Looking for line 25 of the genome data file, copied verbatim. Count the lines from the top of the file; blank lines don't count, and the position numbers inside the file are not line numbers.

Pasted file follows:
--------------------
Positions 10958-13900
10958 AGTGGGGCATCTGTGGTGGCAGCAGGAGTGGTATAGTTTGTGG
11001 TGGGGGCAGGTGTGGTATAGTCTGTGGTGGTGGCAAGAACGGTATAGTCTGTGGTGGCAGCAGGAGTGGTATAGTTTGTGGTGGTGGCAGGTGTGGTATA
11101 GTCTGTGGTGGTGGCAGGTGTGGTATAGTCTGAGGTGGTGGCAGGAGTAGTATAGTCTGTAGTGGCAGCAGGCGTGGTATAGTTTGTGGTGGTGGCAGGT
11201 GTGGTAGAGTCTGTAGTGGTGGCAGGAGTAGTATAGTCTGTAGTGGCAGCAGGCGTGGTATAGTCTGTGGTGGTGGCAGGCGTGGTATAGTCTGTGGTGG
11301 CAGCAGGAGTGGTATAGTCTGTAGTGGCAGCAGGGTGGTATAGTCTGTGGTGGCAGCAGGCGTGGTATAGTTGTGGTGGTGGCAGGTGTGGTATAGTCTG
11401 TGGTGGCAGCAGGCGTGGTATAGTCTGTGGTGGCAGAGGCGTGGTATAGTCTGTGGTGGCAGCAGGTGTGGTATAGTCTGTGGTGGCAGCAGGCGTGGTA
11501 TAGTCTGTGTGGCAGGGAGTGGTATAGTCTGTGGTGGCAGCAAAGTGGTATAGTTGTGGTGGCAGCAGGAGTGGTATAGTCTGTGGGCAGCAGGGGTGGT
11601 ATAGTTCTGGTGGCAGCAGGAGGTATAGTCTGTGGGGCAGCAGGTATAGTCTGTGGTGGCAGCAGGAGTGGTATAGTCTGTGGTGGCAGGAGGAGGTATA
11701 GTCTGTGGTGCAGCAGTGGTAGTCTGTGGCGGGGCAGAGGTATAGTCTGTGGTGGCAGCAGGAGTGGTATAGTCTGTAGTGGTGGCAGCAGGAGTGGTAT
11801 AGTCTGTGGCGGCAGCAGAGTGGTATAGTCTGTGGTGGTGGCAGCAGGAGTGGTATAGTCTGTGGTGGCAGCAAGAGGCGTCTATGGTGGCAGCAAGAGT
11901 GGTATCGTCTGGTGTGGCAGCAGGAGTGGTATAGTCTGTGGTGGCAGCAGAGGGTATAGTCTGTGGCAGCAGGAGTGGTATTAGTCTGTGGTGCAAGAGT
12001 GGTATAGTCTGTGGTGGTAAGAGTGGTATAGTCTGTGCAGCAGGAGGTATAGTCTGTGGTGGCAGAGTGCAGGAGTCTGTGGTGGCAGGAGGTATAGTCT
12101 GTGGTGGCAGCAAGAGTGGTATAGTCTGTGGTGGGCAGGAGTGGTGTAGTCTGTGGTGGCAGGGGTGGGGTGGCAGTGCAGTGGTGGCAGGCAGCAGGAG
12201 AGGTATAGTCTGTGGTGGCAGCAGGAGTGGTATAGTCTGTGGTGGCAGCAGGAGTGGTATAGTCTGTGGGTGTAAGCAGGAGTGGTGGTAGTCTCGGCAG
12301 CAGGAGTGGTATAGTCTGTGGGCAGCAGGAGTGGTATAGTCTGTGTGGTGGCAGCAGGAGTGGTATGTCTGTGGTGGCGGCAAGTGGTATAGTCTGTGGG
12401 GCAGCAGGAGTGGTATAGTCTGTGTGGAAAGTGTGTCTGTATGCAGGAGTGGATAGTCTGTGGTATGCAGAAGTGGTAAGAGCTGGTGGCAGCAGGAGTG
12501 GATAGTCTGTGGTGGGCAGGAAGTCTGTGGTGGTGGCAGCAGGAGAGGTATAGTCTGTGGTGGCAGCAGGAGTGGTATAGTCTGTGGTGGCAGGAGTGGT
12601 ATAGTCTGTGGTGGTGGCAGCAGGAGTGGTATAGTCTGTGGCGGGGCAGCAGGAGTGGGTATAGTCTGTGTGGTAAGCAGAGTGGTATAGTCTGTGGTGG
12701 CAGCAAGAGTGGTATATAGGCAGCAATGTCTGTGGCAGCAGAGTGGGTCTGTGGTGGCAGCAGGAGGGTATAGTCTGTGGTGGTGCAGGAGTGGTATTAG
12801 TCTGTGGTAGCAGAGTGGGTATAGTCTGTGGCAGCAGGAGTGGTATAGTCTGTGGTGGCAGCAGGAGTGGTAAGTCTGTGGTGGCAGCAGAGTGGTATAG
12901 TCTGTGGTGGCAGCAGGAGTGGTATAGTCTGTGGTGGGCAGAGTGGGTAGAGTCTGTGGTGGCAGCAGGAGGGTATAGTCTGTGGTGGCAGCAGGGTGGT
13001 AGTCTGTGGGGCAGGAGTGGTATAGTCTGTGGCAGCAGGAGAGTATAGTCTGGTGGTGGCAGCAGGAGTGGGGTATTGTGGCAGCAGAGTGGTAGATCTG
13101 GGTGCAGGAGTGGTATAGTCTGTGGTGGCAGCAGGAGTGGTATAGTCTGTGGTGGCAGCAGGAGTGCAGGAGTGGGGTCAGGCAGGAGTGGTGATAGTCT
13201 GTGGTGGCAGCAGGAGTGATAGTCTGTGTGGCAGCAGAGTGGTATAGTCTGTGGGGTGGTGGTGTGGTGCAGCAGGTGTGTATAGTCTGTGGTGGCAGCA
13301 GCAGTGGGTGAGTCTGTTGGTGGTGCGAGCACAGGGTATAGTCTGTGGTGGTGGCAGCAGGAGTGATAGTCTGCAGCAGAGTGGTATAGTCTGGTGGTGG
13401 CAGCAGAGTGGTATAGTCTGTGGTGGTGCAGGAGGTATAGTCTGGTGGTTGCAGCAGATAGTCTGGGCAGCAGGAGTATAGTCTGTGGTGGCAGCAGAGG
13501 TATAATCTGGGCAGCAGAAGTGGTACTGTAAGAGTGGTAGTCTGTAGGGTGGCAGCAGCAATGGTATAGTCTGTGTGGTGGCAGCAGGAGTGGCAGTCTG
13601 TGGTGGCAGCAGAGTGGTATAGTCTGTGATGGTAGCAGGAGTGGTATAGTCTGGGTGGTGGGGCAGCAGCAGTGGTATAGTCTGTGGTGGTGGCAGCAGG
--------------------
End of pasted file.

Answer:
13201 GTGGTGGCAGCAGGAGTGATAGTCTGTGTGGCAGCAGAGTGGTATAGTCTGTGGGGTGGTGGTGTGGTGCAGCAGGTGTGTATAGTCTGTGGTGGCAGCA